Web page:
About Woodstock Jewish Congregation

The Woodstock Jewish Congregation was started in 1986 by a few families in the Woodstock, New York area who wanted to create a Jewish community in which to raise their children. These families created a community where they could learn more about what it was to be a Jewish presence in the world. Services at that time were led by Cantor Jack Schectman Gabriel, who was on his way to becoming a rabbi.

In 1988, the community engaged Rabbi Jonathan Kligler, a graduate of the Reconstructionist Rabbinical College. Rabbi Jonathan helped to develop our adult and children's learning program. For years, Rabbi Jonathan led lively High Holy Day services under a large tent, attracting over 1,100 attendees from a wide radius, including New York City and nearby states. These services included a choir and a cohort of congregation musicians who filled our tent with music and voice.

After 18 years in a small rented building, in 2006 we purchased land and built our present building. While developing the plans for our new home, we knew that we wanted to continue to host large and spirit-filled High Holy Day services in a tent and created an area that would easily accommodate our needs.

Family School

We value learning for all people and over time have reimagined traditional religious education and created a Family School. Our B-Mitzvah program has ushered over 200 students through experiences that matched their needs and interests.

Sustainability

Environmental responsibility is a core value of our community. In 2019, WJC’s actions towards sustainability were recognized by Hazon, the largest Jewish environmental organization in the United States, which awarded us the Hazon Seal of Sustainability.

Pandemic Response

When in person activities ceased in March 2020, we were able to agilely move all services and classes online. The unexpected result was a widening of the geographic circle (to Florida, the west coast, and as far away as New Zealand). Now that we can gather again in our building, the WJC remains dedicated to serving our online community through multi-access services and programs. In addition, the weekly lay-led programs that began with the pandemic, via Zoom, continue to date. These include a “Shtickle Toyrah'' where members present brief teachings about the parasha of the week; a Listening Circle, which is a safe place for people to share what is going on in their lives; and a Jewish themed Book Group, featuring fiction and non-fiction work.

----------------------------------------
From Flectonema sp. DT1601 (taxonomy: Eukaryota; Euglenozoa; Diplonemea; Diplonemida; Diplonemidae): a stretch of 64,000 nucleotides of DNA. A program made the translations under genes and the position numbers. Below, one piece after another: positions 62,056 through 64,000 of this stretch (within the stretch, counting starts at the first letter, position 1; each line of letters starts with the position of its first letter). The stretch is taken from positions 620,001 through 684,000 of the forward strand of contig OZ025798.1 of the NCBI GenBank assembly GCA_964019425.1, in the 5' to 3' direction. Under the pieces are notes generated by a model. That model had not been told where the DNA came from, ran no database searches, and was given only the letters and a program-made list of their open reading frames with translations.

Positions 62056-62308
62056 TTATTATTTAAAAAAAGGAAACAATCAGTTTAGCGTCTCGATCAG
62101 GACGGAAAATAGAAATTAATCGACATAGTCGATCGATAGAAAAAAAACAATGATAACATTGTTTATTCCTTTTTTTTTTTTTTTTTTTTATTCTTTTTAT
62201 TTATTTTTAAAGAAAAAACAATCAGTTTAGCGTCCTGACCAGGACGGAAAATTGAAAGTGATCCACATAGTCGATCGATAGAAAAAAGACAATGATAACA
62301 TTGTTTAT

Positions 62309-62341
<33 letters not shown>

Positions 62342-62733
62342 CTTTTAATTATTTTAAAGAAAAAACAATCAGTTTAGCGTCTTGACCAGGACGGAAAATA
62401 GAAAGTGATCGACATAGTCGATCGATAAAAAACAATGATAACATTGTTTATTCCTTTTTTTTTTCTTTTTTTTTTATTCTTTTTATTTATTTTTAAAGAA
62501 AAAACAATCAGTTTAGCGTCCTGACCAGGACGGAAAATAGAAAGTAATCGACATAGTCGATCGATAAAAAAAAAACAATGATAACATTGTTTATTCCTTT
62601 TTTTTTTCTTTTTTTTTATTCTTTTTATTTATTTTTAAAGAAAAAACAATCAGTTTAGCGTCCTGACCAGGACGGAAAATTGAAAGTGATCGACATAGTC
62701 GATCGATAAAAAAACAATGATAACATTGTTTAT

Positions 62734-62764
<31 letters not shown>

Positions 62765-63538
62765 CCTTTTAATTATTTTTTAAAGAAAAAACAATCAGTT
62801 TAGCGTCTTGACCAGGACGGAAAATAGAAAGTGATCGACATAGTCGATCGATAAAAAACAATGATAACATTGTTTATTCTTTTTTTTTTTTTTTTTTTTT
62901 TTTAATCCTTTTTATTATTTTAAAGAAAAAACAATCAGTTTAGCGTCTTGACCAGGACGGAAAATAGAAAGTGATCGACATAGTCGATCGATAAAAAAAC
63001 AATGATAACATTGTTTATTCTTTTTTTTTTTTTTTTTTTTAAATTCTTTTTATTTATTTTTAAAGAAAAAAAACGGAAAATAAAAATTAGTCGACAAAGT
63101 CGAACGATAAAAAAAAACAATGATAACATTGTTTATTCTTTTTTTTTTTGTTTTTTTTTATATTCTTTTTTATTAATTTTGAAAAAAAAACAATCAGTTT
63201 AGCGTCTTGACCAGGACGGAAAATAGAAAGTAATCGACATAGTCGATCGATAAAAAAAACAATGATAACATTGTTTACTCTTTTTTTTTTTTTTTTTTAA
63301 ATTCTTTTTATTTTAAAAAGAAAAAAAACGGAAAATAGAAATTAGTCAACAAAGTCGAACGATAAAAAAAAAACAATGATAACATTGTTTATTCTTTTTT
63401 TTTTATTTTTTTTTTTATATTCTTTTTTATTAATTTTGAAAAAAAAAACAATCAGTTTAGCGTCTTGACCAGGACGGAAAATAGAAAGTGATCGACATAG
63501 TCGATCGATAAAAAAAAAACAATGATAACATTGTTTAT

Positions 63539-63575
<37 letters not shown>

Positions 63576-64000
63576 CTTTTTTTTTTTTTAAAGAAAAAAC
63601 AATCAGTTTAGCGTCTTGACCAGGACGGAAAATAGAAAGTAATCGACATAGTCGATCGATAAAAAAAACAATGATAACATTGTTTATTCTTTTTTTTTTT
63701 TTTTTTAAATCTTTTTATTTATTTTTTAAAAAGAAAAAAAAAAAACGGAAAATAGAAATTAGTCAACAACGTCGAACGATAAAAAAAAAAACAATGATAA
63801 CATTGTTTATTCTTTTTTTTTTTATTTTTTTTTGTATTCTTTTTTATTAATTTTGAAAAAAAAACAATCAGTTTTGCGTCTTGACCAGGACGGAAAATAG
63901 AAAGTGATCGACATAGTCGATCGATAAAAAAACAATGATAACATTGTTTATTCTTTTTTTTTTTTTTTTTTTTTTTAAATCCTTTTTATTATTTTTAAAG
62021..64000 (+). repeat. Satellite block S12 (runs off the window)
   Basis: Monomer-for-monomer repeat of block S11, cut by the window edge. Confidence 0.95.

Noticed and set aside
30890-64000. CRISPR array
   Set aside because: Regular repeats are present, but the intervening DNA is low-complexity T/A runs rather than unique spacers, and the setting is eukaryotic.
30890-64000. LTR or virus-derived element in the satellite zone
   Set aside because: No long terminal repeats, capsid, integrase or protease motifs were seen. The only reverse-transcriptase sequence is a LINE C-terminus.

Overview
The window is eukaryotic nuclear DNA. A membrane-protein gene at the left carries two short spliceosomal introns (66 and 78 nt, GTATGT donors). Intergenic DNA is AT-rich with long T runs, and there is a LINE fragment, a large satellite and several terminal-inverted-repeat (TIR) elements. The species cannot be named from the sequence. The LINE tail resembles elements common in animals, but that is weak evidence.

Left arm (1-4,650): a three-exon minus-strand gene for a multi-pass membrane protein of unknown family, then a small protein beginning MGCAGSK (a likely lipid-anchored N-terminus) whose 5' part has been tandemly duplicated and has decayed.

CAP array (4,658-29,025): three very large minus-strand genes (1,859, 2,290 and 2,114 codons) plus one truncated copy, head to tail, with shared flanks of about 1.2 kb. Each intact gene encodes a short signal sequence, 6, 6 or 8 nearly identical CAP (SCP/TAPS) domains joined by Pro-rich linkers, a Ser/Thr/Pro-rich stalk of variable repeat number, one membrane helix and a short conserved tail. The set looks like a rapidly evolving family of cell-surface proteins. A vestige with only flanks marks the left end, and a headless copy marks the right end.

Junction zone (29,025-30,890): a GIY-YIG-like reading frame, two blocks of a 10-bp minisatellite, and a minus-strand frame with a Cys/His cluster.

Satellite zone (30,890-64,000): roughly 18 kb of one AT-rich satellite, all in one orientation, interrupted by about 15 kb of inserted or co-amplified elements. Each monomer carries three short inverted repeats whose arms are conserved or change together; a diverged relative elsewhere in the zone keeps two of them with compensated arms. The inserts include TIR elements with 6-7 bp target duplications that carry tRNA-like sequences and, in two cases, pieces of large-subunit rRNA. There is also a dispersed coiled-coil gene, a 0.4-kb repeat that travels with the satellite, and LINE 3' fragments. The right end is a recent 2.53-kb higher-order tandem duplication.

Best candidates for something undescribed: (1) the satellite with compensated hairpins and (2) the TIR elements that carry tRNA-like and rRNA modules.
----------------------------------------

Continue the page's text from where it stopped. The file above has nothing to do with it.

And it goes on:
Transition

In 2022, Rabbi Jonathan Kligler retired after 33 years of service to the WJC. The board hired an interim rabbi, Rabbi Sarah Noyovitz, who will serve our congregation until June 2023. As an important component of the interim year, the community has gathered in small groups to clarify values, wishes, and concerns. The priorities of our community are established and we look forward to finding our next congregational rabbi.

Idyllic Location

Our building is located on 35 acres with walking trails, a pond, and beautiful plantings. As mentioned above, the site includes a designated area for a tent, which is erected for High Holy Day services and other special events. We have a playground, fields, and two paved parking areas with lots of outdoor programming potential. The building contains a social hall and sanctuary, a kitchen, a library, six classrooms, and five offices. Connected to our value of sustainability, we have solar panels to increase energy efficiency.

About our Community Today:

Today we are a community with over 330 households and over 1,000 people on our weekly mailing list. We typically have 50 attendees at a weekly Shabbat service and had over 600 households at our High Holy Day services in 2022. We have over a half million dollar operating budget and have no mortgage or other debt associated with our organization. We have three full time and three part time staff members, not including our rabbi.

Community Profile

Woodstock, NY has a population of approximately 6,000. We draw our membership and attendees from a wide geographic area. Most people come from Ulster (population 182,000) and Dutchess (population 292,000) counties. Our community is both local and distant, coming from Kingston, Saugerties, and New Paltz, and from New York City, Albany, Florida, and beyond. No matter the distance, members connect with us and one another via Zoom.

  • Congregational Rabbi

    Woodstock Jewish Congregation
    New York
    • Full Time
    • 1 month ago